Rift in the EU as Germany Repeatedly Rejects French Pleas for a Joint Military Action in Mali

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BERLIN/PARIS – Berlin turned down Paris’s request for help in Africa’s Sahel region twice in a row, it has been reported, as the security situation in the volatile region keeps worsening. France is currently engaged in an operation in Mali and other countries south of the Sahara Desert, in the region known as Sahel, RT reported.

While France and Germany have repeatedly assured each other of military support should their ‘sovereignty’ come under attack, the case of Sahel appears to cross a line.

“The [German] Defense Ministry has answered with a ‘no’ to a French request for the establishment of a Special Force (Combined Joint Special Operations Task Force/CJSOTF) that was made to some other European nations as well,” Berlin said in a response to a parliamentary inquiry as cited by local media.

A further similar request was also turned down, the defense ministry added. At the same time, the German military admitted that the situation in Sahel does look grim.

“Jihadist groups that are active in the region enjoy significant freedom of movement, and can, therefore, act without any bounds while even enjoying support of the local population,” it said, adding, “Vast, sparsely populated areas with little or no state control bolster criminal and terrorist networks.”

Denial of assistance, however, did not stop defense minister – and Chancellor Angela Merkel’s protégée – Annegret Kramp-Karrenbauer from once again calling for the strengthening of the “German-French tandem” and increasing of Germany’s engagement abroad to “protect our values and interests”, as she recently put it in a speech at the Bundeswehr University in Munich.

The approach prompted some lawmakers to accuse the head of the military of lacking strategy and vision when it comes to foreign military engagements.

“Annegret Kramp-Karrenbauer’s ‘announcement policy’ is effective in the media but has no consequences,” Marie-Agnes Strack-Zimmermann, an MP from the Free Democratic Party, told journalists.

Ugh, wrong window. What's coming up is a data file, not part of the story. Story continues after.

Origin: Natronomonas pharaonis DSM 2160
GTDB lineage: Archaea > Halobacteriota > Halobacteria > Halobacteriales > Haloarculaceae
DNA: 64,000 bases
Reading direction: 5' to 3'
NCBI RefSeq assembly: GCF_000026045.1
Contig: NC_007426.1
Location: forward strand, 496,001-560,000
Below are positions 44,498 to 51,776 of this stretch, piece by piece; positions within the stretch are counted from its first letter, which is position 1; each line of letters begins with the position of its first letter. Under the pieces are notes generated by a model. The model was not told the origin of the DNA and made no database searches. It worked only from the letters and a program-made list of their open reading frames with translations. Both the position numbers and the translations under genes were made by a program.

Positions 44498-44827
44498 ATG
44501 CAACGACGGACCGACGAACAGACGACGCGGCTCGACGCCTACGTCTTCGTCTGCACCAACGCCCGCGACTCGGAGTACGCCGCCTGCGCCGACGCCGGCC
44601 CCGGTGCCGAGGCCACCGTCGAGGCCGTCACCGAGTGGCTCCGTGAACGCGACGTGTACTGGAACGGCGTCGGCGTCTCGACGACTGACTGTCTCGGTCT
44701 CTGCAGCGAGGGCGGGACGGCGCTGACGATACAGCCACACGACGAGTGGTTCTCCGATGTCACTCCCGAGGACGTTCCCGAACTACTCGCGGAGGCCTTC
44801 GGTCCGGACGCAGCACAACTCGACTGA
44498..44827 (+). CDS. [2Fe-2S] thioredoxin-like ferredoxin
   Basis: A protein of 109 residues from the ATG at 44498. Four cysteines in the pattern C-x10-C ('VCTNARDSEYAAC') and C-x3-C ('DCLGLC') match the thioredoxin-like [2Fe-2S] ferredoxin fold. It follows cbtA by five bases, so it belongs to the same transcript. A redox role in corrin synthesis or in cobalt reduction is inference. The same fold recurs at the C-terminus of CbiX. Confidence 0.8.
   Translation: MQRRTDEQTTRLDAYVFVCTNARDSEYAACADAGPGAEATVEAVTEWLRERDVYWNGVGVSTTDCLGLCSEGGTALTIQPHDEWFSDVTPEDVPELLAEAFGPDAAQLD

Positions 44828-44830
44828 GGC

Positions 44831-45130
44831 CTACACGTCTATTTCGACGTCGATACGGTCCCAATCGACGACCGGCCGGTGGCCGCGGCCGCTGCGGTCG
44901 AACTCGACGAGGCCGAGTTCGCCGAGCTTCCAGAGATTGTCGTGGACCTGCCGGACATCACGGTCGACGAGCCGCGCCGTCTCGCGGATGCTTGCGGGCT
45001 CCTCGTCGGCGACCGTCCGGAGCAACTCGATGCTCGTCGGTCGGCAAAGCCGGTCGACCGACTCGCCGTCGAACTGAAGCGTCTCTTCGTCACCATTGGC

Germany’s reluctance to commit more troops to the French African anti-terrorist operation might be understandable. After all, Germany already has hundreds of soldiers in Mali, and reports from the region have not been particularly reassuring for the Bundeswehr.

In previous years, the German troops in Africa complained about “dust and rocky roads” as well as scorching heat that rendered half of the combat vehicles inoperative. In July 2017, the German Air Force saw its Tiger helicopter crash in Mali after it lost its main rotor blades in mid-flight. Both pilots died in the crash.

A report in May also suggested that foreign deployments appear to be taking a heavy toll on the German Army, as many soldiers return from places like Mali or Afghanistan physically or mentally crippled. Hundreds of them have been deemed unfit for further service precisely because of such problems.

The problems of their German allies certainly do not make the situation any easier for the French forces stationed in Mali and beyond. France currently has over 4,500 troops on the ground in Mali helping to fight against multiple jihadist insurgencies across the Sahel region.

The anti-terrorist operations keep taking their toll on the French military, with the latest fatalities reported in late November when two choppers collided in mid-air, leaving 13 French soldiers dead. Earlier, the country lost a high-ranking officer – Brigadier Ronan Pointeau – who was killed in an IED explosion.

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